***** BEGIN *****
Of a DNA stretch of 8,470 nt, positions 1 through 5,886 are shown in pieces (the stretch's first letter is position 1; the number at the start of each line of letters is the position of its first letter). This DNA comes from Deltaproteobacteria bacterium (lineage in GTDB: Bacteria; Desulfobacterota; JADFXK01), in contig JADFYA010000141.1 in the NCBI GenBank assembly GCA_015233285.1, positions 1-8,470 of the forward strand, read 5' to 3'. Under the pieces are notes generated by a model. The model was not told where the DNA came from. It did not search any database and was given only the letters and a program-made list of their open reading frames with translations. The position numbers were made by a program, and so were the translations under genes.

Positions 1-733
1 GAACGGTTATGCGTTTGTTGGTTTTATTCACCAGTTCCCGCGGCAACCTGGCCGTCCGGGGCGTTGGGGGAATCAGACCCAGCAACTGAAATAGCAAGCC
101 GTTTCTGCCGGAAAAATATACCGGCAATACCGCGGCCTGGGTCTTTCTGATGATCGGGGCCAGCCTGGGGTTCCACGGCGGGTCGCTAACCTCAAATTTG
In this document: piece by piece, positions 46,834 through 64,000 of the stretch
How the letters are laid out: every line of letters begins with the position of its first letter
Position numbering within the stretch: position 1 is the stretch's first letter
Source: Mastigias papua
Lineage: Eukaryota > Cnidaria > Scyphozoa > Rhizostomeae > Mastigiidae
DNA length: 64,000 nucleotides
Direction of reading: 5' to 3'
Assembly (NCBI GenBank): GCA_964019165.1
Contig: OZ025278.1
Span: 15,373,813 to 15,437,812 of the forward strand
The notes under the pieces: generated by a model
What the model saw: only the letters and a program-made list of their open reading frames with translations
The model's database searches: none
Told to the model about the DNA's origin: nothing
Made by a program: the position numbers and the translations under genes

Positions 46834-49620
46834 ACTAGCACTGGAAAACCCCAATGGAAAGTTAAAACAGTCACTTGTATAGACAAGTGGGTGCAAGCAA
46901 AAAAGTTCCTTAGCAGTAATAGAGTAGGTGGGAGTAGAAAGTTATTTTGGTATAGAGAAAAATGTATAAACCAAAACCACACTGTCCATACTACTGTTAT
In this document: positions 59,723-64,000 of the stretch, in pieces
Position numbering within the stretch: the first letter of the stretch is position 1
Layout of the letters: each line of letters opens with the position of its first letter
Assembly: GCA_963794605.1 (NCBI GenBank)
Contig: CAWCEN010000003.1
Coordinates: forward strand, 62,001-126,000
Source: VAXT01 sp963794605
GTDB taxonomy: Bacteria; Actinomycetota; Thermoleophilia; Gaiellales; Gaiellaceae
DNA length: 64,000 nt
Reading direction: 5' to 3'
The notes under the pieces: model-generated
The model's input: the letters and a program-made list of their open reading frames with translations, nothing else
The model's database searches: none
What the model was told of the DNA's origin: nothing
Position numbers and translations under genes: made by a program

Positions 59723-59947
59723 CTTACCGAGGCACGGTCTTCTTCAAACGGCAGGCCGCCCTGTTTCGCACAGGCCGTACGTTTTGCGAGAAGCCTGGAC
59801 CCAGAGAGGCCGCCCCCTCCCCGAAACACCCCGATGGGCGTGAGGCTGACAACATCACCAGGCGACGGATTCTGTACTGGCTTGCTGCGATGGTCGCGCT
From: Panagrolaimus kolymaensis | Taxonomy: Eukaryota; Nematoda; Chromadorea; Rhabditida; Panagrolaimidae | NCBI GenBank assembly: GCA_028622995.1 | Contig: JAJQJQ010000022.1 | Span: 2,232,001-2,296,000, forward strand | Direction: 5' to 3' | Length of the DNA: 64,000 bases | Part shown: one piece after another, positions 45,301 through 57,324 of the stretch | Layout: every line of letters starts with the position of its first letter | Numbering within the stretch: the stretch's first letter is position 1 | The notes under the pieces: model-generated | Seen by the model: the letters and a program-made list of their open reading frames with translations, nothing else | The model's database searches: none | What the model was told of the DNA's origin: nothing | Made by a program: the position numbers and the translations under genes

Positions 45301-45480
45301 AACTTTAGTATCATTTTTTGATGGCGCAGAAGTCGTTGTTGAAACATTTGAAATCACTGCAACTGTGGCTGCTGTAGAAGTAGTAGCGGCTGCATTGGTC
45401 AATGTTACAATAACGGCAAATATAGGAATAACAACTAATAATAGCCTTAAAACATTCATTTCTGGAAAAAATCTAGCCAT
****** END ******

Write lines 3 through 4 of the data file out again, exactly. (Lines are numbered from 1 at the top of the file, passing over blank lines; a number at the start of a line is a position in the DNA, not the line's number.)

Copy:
1 GAACGGTTATGCGTTTGTTGGTTTTATTCACCAGTTCCCGCGGCAACCTGGCCGTCCGGGGCGTTGGGGGAATCAGACCCAGCAACTGAAATAGCAAGCC
101 GTTTCTGCCGGAAAAATATACCGGCAATACCGCGGCCTGGGTCTTTCTGATGATCGGGGCCAGCCTGGGGTTCCACGGCGGGTCGCTAACCTCAAATTTG